Delaware County in Shock Over 14-Year-Old Boy’s Suicide

Broomall middle-schooler Skyler Baffa took his own life on Thursday. Bullying may have been a factor.

A heartbreaking end to a heartbreaking week in Philadelphia, with news that 14*-year-old Skyler Baffa of Broomall, Delaware County, committed suicide on Thursday.

Baffa was a student at the Paxon Hollow Middle School in Broomall. According to statistics from the Centers for Disease Control and Prevention, suicides by children 14 and under are extremely rare.

A mother of another Paxon Hollow student who was friends with Skyler said that bullying was a factor. Here is what she wrote on Facebook:

He took his own life because of bullying and other circumstances. My heart is breaking for the many kids that are affected by the loss of this young man. I promise it gets better. I swear it’s not like this forever… My heart breaks for his family. My heart breaks for my daughter and her friends because they will never understand why. Please talk to your children, let them know they matter, and hug them tight.

Paxon Hollow principal Steve Subers sent the following note to parents:

Dear Parents and Guardians,

This letter is sadly to inform you that a student, Skyler Baffa, passed away on Thursday, December 18. It appears that Skyler took his own life.

We have shared this information with our students so that they are aware of what has happened. We had additional counselors at school today to help meet the emotional needs of students and staff who have been upset by this tragedy.

Counselors, teachers and other support personnel will continue to be on hand to assist our students, staff and parents as long as needed. Please call the school if you would like assistance.

I urge you to discuss this event with your child and explain that suicide is not a positive response to life’s challenges. Please explain that experts tell us most people who attempt or complete suicide have many emotional problems for which there is help available. Emphasize the importance of people seeking help when needed.

The death of a peer may affect children in a variety of ways, depending upon how well they knew Skyler as well as their prior experiences with death and loss. Please see the attached information sheet for more information regarding suicide loss. This is an important time to listen to your child intently. If your child seems to need to talk, answer their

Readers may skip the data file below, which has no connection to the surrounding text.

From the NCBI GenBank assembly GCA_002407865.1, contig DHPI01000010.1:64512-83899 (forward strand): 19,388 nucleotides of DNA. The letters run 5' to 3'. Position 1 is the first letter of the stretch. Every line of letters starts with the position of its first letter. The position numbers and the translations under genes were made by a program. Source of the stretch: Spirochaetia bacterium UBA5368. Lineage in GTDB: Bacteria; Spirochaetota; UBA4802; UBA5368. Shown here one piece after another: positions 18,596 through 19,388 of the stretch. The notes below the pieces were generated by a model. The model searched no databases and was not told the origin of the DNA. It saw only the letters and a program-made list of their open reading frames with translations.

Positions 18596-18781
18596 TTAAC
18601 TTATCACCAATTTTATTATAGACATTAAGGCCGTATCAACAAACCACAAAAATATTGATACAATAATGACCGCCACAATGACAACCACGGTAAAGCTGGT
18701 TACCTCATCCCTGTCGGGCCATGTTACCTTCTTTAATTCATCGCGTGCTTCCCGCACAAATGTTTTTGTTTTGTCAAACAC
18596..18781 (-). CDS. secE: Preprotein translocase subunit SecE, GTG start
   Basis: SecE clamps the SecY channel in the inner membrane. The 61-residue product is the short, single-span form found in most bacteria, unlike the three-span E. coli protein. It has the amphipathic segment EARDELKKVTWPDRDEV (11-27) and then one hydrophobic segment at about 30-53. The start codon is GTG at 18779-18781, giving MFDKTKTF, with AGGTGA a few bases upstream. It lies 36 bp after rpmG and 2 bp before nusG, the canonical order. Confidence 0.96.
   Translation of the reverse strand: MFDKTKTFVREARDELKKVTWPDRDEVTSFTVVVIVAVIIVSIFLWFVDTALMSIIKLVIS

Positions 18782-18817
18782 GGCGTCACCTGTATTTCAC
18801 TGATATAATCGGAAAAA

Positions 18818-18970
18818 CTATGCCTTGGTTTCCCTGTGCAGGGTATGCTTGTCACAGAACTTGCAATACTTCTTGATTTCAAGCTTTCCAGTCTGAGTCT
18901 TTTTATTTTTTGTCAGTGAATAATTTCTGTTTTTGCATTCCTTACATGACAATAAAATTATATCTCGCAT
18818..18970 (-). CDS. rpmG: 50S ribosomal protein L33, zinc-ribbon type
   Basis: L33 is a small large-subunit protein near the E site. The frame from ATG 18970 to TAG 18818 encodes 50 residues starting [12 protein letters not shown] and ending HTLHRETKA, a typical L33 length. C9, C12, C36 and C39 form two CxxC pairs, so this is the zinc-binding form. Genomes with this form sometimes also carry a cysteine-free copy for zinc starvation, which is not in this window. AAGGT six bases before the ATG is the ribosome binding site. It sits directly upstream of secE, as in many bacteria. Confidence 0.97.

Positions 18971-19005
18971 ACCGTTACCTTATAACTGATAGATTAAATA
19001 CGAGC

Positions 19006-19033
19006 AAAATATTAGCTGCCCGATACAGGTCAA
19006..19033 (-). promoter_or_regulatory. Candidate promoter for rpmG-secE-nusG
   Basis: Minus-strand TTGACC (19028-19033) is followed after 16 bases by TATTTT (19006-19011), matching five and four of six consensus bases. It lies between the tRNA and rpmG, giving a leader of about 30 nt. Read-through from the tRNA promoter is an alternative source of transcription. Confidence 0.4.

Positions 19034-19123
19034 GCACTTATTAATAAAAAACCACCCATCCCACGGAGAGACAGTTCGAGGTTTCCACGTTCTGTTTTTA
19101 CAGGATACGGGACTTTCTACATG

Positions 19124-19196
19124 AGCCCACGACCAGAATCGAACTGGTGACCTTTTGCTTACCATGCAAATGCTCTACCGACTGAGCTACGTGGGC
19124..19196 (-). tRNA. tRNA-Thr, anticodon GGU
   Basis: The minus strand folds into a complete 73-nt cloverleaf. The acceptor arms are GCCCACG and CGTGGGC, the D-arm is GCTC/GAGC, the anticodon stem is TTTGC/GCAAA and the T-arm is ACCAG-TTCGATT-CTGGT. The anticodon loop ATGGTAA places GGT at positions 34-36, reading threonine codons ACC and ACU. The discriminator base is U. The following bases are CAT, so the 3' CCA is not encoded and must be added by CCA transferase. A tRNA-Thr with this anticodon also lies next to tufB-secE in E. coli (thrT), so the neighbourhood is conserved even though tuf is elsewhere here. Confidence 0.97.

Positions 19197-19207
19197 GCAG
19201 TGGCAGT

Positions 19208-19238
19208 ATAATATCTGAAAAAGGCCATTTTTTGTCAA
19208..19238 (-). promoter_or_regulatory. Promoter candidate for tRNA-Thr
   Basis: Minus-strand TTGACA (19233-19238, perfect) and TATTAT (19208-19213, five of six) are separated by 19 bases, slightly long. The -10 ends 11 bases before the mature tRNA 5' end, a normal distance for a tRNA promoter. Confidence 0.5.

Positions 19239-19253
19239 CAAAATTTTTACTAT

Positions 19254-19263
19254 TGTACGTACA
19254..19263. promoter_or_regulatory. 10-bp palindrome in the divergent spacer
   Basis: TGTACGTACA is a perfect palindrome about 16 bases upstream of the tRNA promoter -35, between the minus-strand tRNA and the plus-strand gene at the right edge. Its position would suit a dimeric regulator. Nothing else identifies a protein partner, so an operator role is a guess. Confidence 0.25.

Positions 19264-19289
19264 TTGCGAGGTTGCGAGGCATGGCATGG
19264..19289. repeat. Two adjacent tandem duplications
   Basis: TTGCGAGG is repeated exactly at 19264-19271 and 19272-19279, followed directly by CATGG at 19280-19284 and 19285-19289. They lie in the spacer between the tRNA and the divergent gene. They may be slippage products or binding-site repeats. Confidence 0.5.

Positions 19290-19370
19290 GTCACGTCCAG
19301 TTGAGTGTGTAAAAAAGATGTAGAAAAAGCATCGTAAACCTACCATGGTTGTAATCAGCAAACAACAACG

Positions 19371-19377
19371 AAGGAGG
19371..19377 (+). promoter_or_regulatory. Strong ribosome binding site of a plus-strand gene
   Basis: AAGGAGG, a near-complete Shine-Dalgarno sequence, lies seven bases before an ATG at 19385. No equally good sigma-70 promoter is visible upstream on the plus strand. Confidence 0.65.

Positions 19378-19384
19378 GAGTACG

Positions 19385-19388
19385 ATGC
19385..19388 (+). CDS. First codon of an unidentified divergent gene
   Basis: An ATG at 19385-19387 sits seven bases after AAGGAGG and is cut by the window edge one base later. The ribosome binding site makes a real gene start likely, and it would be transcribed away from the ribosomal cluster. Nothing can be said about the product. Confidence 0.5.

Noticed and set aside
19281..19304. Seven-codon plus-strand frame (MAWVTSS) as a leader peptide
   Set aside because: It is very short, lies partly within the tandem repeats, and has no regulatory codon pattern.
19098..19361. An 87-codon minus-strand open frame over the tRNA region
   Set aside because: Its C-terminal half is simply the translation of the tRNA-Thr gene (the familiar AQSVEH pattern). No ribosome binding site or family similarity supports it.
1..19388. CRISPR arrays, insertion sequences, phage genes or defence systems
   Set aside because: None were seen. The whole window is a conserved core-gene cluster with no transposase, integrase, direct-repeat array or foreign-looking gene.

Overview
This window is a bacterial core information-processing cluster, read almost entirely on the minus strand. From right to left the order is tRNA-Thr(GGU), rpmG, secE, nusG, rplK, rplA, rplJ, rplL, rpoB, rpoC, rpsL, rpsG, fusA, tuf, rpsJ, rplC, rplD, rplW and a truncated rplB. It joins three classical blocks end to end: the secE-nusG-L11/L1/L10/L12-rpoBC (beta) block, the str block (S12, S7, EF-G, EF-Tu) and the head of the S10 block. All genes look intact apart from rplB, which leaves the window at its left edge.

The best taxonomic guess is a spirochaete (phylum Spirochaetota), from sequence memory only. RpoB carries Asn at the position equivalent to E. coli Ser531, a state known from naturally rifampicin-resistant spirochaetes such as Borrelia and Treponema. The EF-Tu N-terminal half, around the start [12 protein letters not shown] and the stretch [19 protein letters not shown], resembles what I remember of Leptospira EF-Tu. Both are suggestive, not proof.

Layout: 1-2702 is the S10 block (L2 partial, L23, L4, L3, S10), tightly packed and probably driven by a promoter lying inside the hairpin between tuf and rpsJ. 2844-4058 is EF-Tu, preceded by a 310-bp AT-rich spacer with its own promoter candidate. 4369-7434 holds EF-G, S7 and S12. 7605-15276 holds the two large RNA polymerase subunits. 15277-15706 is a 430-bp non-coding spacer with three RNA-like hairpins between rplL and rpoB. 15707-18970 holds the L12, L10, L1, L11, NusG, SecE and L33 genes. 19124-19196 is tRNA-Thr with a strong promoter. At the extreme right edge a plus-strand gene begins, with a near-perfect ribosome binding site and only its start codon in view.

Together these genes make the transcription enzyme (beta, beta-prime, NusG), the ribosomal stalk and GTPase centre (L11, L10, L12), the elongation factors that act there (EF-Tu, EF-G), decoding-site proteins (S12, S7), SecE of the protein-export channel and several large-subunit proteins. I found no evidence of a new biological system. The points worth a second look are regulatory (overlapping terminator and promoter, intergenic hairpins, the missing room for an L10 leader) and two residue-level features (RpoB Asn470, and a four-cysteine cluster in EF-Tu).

questions simply, honestly, and repeatedly, if necessary.

Included on the information sheet are local resources that are available should this event trigger any extreme reactions to your child or someone else you know. Please advise us if you have serious concerns about the effect this event is having on your child or any of your child’s friends.

This is a time we must be ears and eyes for each other as we seek to nurture and pprotect the children in our midst and teach them how to seek help when it is needed.

Please join us in mourning the loss of Skyler, while not glamorizing, and thereby positively reinforcing, the method by which he died. We must reinforce positive options our children can employ when life is difficult as well as how they can access these options.

I am including information about suicide and some talking points that can be helpful to you in discussing this issue with your child. I am also including a list of community resources should you feel that your child would benefit from additional assistance. If you need immediate assistance, call the Delaware County Crisis Connections Team or National Suicide Prevention Lifeline at 1-800-273-TALK (8255).

Our thoughts are with the family and friends of Skyler.

Dr. Steve Subers

*The original version of this story reported that Skyler was 12. A family member later provided his correct age in the comments.

For confidential support if you are having thoughts of suicide, call the National Suicide Prevention Lifeline at 1-800-273-TALK (8255). Learn about the warning signs of suicide at the American Foundation for Suicide Prevention.